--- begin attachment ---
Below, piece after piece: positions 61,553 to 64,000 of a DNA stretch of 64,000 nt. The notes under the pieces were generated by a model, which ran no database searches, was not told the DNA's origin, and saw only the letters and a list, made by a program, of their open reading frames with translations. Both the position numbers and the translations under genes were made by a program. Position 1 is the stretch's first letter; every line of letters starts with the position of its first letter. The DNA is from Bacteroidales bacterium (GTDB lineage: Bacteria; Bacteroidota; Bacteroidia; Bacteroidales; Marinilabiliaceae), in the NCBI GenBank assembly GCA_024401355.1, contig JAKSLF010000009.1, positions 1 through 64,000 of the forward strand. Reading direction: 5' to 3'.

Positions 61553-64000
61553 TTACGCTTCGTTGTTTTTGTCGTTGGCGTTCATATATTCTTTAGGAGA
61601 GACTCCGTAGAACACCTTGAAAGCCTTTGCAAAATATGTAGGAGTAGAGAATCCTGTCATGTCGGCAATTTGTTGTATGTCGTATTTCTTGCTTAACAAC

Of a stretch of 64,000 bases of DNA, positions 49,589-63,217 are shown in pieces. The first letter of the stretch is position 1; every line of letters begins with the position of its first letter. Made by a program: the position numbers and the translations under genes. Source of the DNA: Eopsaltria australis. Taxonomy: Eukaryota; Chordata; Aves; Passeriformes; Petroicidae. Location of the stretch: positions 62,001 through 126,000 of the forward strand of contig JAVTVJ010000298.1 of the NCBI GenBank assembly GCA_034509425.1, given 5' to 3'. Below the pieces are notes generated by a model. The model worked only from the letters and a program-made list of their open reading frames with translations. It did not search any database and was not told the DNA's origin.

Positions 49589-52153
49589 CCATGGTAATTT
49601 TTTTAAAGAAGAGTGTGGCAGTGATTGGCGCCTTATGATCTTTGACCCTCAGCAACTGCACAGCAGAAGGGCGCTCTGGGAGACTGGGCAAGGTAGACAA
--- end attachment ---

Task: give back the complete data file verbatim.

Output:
Below, piece after piece: positions 61,553 to 64,000 of a DNA stretch of 64,000 nt. The notes under the pieces were generated by a model, which ran no database searches, was not told the DNA's origin, and saw only the letters and a list, made by a program, of their open reading frames with translations. Both the position numbers and the translations under genes were made by a program. Position 1 is the stretch's first letter; every line of letters starts with the position of its first letter. The DNA is from Bacteroidales bacterium (GTDB lineage: Bacteria; Bacteroidota; Bacteroidia; Bacteroidales; Marinilabiliaceae), in the NCBI GenBank assembly GCA_024401355.1, contig JAKSLF010000009.1, positions 1 through 64,000 of the forward strand. Reading direction: 5' to 3'.

Positions 61553-64000
61553 TTACGCTTCGTTGTTTTTGTCGTTGGCGTTCATATATTCTTTAGGAGA
61601 GACTCCGTAGAACACCTTGAAAGCCTTTGCAAAATATGTAGGAGTAGAGAATCCTGTCATGTCGGCAATTTGTTGTATGTCGTATTTCTTGCTTAACAAC

Of a stretch of 64,000 bases of DNA, positions 49,589-63,217 are shown in pieces. The first letter of the stretch is position 1; every line of letters begins with the position of its first letter. Made by a program: the position numbers and the translations under genes. Source of the DNA: Eopsaltria australis. Taxonomy: Eukaryota; Chordata; Aves; Passeriformes; Petroicidae. Location of the stretch: positions 62,001 through 126,000 of the forward strand of contig JAVTVJ010000298.1 of the NCBI GenBank assembly GCA_034509425.1, given 5' to 3'. Below the pieces are notes generated by a model. The model worked only from the letters and a program-made list of their open reading frames with translations. It did not search any database and was not told the DNA's origin.

Positions 49589-52153
49589 CCATGGTAATTT
49601 TTTTAAAGAAGAGTGTGGCAGTGATTGGCGCCTTATGATCTTTGACCCTCAGCAACTGCACAGCAGAAGGGCGCTCTGGGAGACTGGGCAAGGTAGACAA